A group of actors are discovered on stage, straw tails attached to their rears, pawing the ground, whinnying and only a little cowed when an actual horse is brought amongst them.
With this small coup de theatre, Radu Stanca National Theatre of Sibiu, Romania, begins. The opening actors represent the Houyhnhnms, whose manners and customs are described in detail in the final part of Gulliver’s Travels.
It’s a good place to start in a production that tries to cover as much of Swift’s great satire as may be possible in ninety minutes.
The book’s timelines are fractured as Silviu Purcarete and his company attempt to explore the essence of Swift’s writings for the benefit of the rest of us.
Swift in old age quickly appears, accompanied by a boy whose wanderings through Swift’s imagination quickly becomes our only guide and point of reference in the world we are about to explore.
The range of theatrical devices and practices Purcarete and his company employ in this production are themselves impressive, the more so in the hands of such experienced and talented individuals.
Despite this, it’s not immediately clear where we may be going amidst so much theatricality. The opening sequence with the Houyhnhnm does prepare those of us familiar with at least the outline of Swift’s great satire for the disrupted narrative that follows, but only a little. Although it’s made clear that this production is for an adult audience, it seemed obvious from the nervous titters from some parts of the theatre that not everyone was prepared for what they were seeing.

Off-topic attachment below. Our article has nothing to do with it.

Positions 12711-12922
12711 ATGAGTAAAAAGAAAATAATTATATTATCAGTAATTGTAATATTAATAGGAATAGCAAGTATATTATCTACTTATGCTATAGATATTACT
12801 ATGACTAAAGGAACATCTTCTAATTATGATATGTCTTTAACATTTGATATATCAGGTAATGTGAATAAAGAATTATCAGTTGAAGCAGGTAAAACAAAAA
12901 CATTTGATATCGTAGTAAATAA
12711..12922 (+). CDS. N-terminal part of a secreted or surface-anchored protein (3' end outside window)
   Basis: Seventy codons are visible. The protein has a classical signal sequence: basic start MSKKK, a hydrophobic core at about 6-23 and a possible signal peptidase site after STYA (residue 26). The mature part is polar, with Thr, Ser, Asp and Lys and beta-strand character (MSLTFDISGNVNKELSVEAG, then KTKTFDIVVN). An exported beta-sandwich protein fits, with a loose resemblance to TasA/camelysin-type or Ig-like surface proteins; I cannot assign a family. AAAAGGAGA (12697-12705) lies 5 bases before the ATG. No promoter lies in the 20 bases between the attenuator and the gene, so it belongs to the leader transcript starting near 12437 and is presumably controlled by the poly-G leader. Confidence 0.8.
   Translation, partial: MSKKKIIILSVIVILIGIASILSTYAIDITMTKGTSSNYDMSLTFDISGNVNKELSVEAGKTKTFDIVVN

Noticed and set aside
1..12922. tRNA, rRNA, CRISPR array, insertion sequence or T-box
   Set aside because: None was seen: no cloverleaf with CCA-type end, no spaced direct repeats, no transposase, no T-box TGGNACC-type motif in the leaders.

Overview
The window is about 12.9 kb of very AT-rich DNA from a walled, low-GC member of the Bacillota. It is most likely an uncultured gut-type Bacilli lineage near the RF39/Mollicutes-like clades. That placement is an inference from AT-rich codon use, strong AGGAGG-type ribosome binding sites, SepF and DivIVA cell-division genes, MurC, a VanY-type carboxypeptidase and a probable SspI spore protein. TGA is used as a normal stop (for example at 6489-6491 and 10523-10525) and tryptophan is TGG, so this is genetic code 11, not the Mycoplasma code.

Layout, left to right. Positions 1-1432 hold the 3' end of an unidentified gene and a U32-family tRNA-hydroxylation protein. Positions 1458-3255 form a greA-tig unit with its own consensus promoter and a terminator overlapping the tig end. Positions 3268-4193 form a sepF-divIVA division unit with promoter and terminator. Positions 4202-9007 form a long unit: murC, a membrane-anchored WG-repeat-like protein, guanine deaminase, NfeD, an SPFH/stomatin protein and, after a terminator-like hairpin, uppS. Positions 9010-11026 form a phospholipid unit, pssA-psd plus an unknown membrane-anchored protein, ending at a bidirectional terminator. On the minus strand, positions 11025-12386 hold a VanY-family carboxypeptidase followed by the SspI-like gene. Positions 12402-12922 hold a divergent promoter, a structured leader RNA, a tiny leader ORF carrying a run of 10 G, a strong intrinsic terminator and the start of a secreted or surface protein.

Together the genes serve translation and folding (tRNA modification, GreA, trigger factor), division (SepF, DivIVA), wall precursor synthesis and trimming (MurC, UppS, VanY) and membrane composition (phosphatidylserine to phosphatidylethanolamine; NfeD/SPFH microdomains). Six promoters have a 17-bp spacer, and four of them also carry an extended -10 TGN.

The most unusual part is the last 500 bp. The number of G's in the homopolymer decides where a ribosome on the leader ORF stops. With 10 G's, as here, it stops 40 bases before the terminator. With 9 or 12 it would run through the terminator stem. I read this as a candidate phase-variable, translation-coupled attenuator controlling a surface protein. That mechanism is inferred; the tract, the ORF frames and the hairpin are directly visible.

Purcarete’s production utilises back-projection, shadow play, stilts and puppetry to make its points, and a cast of nearly twenty are fully occupied throughout in driving the play forward.
It really is a remarkable piece of theatre, although it can feel fleetingly that Swift’s narrative has been disrupted more for effect than for our illumination.
A radical conservative of contrarian opinion, Swift used Gulliver’s Travels at first as stick to beat political opponents and to question the Panglossian optimism of Daniel Defoe’s Robinson Crusoe, published in the same year as the first part of Gulliver’s Travels.
Like Cervantes before him, Swift used the later parts of his great work to different satiric ends. Although English by upbringing, Swift described himself as a ‘Teague’, and opposed England’s efforts to wage the kind of economic war with Ireland that was also being waged against Scotland at the same time. Thus the Houyhnhnm, rational to a fault, oppress the human-like Yahoo, who they regard as savages beyond law or reason.
Gulliver at first admires the Houyhnhnm, but eventually finds their relentless rationality more then he can bear. Returning to his own country, however, he finds even his own family disgust him when he considers the daily life of the civilised Houyhnhnm. Unable to live at home or abroad, he declines into misanthropic self-disgust.
Not a happy ending, then, and very far from the sanitised versions of Swift’s satire we offer to our children. This version by Radu Stanca National Theatre of Sibiu wonderfully rescues Swift’s masterpiece from this fate, even allowing for the (perhaps unnecessary) rein given to Swift’s undoubtedly male chauvinistic views.
Times: 12-20 August, 8pm